Lifting weights actually causes microscopic tears within your muscles’ tissues.  Your body uses dietary protein to repair and rebuild the damaged muscles, which over time, can lead to increases in lean body mass with regular resistance training. (13)

Muscle takes a long time to grow, especially when we’re talking about putting on a substantial amount of mass.  You shouldn’t be afraid of getting bulky simply from lifting weights.  Ultimately, you have to take things to the extreme over a long period of time -- we’re talking years -- to get anywhere near being over-encumbered by muscle mass.  

For most people, 3 - 5 days a week of resistance training is enough to see gradual gains in both size and strength.  

While there are multiple approaches to weight lifting including both strength and hypertrophy training, you’ll want to choose a training regimen that engages all of your body’s major muscle groups -- that usually means hitting 1 to 2 muscle groups per training session.  

While you can pack on lean mass with strength training, the primary purpose of this style of training is to increase muscle force, not size. As such, hypertrophy training may be a better methodology for women looking to gain weight.

With hypertrophy-based exercises, the focus is entirely on building muscle.  Compared to strength training, that means more sets, reps, time under tensions and consequently, more muscle growth. You’ll usually be doing somewhere between 6 - 10 reps per set and 9 - 16 sets per training session.

6. Stay Consistent and Track Your Progress

As we’ve mentioned a few times by now, building lean muscle mass takes time.  Ultimately that means finding ways to be consistent with both your diet and training week in and week out.  

 Find a diet and a training routine you enjoy and can stick to -- if you don’t like what you’re doing, there’s a pretty good chance you’re not going to stay at it for long.  

Also, make sure that your keeping track of what you’re doing with your diet and training.  Having a record of what you ate and how you trained each day will allow you to get a clearer picture of your progress over time -- you’ll be able to start identifying what’s working and what isn’t so that you can fine-tune your training and diet.

How Do You Know If You’re Underweight?

The National Institute of Health (NIH) determines whether or not you’re underweight based on your body mass index (BMI), which you can easily calculate yourself.  Your BMI is equal to your weight in kilograms divided by height in meters squared (kg/m2).

A BMI between 18.5 and 24.9 is considered normal weight, while anything that falls below 18.5 is considered underweight for adults 20 years and older.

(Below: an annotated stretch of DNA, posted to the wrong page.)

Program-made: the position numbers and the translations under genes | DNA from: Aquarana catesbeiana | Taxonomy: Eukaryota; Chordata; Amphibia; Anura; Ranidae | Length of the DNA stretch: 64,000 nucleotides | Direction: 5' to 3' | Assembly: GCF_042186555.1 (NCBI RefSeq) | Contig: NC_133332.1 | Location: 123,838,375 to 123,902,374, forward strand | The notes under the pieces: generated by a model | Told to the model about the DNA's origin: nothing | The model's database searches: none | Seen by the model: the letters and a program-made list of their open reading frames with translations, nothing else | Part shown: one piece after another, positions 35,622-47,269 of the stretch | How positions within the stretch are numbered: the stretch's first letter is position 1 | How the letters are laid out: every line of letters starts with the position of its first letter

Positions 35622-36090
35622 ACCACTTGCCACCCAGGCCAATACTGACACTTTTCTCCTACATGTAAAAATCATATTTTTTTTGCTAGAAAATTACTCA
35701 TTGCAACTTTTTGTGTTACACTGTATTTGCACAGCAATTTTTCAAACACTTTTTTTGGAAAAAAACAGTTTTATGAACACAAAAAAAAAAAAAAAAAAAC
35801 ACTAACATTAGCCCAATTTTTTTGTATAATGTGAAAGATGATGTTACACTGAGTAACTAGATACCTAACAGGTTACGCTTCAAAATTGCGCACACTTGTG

Are There Health Risks Associated With Being Underweight?

Being underweight increases your likelihood of having nutritional deficiencies.  If your BMI is below the normal range, there is a pretty good chance that you’re not eating a healthy, well-balanced diet.  Ultimately, that means you’re probably not getting all of the nutrients that your body’s need, which can affect your health in a number of ways.(1)

Underweight women are at an increased risk of osteopenia and ultimately osteoporosis.  The lack of proper nutrients can lead to low bone mineral density, leaving those who are underweight more susceptible to bone injury and fracture. (2)

Women with abnormally low BMI’s are also at an increased risk of anemia, which can result from an inadequate iron intake.  Anemia is a condition in which your body isn’t able to transport enough oxygen to its tissues, leaving you feeling perpetually tired and weak. (3)

Your immunesystem is also more likely to be deficient when you’re not eating a healthy, well-balanced diet.  Without an adequate supply of vitamins and minerals, your body becomes a lot more vulnerable to sickness and infection. (4)(5)

What If Your BMI is Normal?

Even if your BMI is in the normal range, there may still be some reasons you can benefit from gaining weight.  For example, let’s say you’re fitting into a size 2 pair of skinny jeans and the scale shows you at 115 pounds but you still have a little muffin top that seems to appear whenever you put your jeans on.

So what gives?

Well, your overall body mass index -- the measure of how big you are in relation to your height -- might be normal but perhaps your body composition is not ideal.  

What do we mean by body composition? It's your proportion of lean mass like muscle and bone to body fat.

Your BMI measurement only tells a part of the larger story.  Some women may have BMIs that fall within the normal range; however, in reality, their lean body mass may not be proportional to their body fat.  If you have too much fat in relation to lean body mass, it can lead to appearing “skinny fat”.

Ideally, a woman would like her body fat percentage to be in the 16-25% range.  A “skinny fat” 115-pound woman may only have 80 pounds of lean mass. To look fit and trim, it might take upping that lean mass to 90 pounds and shedding 10 pounds of fat.

Wrap Up

When it comes to gaining weight, there is only one true essential: a calorie surplus.  However, just eating tons of extra calories is likely to lead to excessive gains in body fat, which nobody wants.

Instead, a high-protein intake, combined with a moderate calorie surplus and regular weight training, will help you to build lean muscle mass and minimize body fat increases during your weight gain.  

In order to see the results you’re after though, you need to keep everything consistent.  Find a diet and training program that you can stick to for a few months and track your progress along the way.